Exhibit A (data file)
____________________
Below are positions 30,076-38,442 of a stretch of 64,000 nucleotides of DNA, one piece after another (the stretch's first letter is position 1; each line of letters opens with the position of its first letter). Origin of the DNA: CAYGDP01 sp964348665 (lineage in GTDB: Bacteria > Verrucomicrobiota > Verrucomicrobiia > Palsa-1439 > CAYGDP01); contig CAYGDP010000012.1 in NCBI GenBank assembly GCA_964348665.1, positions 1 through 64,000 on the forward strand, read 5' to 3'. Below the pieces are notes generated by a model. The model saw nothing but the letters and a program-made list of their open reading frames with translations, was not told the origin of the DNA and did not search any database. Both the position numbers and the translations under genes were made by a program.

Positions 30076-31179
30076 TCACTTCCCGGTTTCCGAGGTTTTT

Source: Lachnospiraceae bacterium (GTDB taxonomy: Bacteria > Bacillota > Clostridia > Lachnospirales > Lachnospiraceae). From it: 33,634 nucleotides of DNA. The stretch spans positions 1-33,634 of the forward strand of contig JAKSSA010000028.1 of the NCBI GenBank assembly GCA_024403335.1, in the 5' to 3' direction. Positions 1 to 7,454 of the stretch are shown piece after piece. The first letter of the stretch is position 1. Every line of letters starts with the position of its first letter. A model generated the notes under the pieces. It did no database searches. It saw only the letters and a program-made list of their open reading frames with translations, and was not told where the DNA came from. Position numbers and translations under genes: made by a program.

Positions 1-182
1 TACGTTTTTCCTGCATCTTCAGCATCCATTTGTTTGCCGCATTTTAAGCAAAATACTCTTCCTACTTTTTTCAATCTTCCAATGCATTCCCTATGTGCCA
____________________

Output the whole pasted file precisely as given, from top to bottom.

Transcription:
Below are positions 30,076-38,442 of a stretch of 64,000 nucleotides of DNA, one piece after another (the stretch's first letter is position 1; each line of letters opens with the position of its first letter). Origin of the DNA: CAYGDP01 sp964348665 (lineage in GTDB: Bacteria > Verrucomicrobiota > Verrucomicrobiia > Palsa-1439 > CAYGDP01); contig CAYGDP010000012.1 in NCBI GenBank assembly GCA_964348665.1, positions 1 through 64,000 on the forward strand, read 5' to 3'. Below the pieces are notes generated by a model. The model saw nothing but the letters and a program-made list of their open reading frames with translations, was not told the origin of the DNA and did not search any database. Both the position numbers and the translations under genes were made by a program.

Positions 30076-31179
30076 TCACTTCCCGGTTTCCGAGGTTTTT

Source: Lachnospiraceae bacterium (GTDB taxonomy: Bacteria > Bacillota > Clostridia > Lachnospirales > Lachnospiraceae). From it: 33,634 nucleotides of DNA. The stretch spans positions 1-33,634 of the forward strand of contig JAKSSA010000028.1 of the NCBI GenBank assembly GCA_024403335.1, in the 5' to 3' direction. Positions 1 to 7,454 of the stretch are shown piece after piece. The first letter of the stretch is position 1. Every line of letters starts with the position of its first letter. A model generated the notes under the pieces. It did no database searches. It saw only the letters and a program-made list of their open reading frames with translations, and was not told where the DNA came from. Position numbers and translations under genes: made by a program.

Positions 1-182
1 TACGTTTTTCCTGCATCTTCAGCATCCATTTGTTTGCCGCATTTTAAGCAAAATACTCTTCCTACTTTTTTCAATCTTCCAATGCATTCCCTATGTGCCA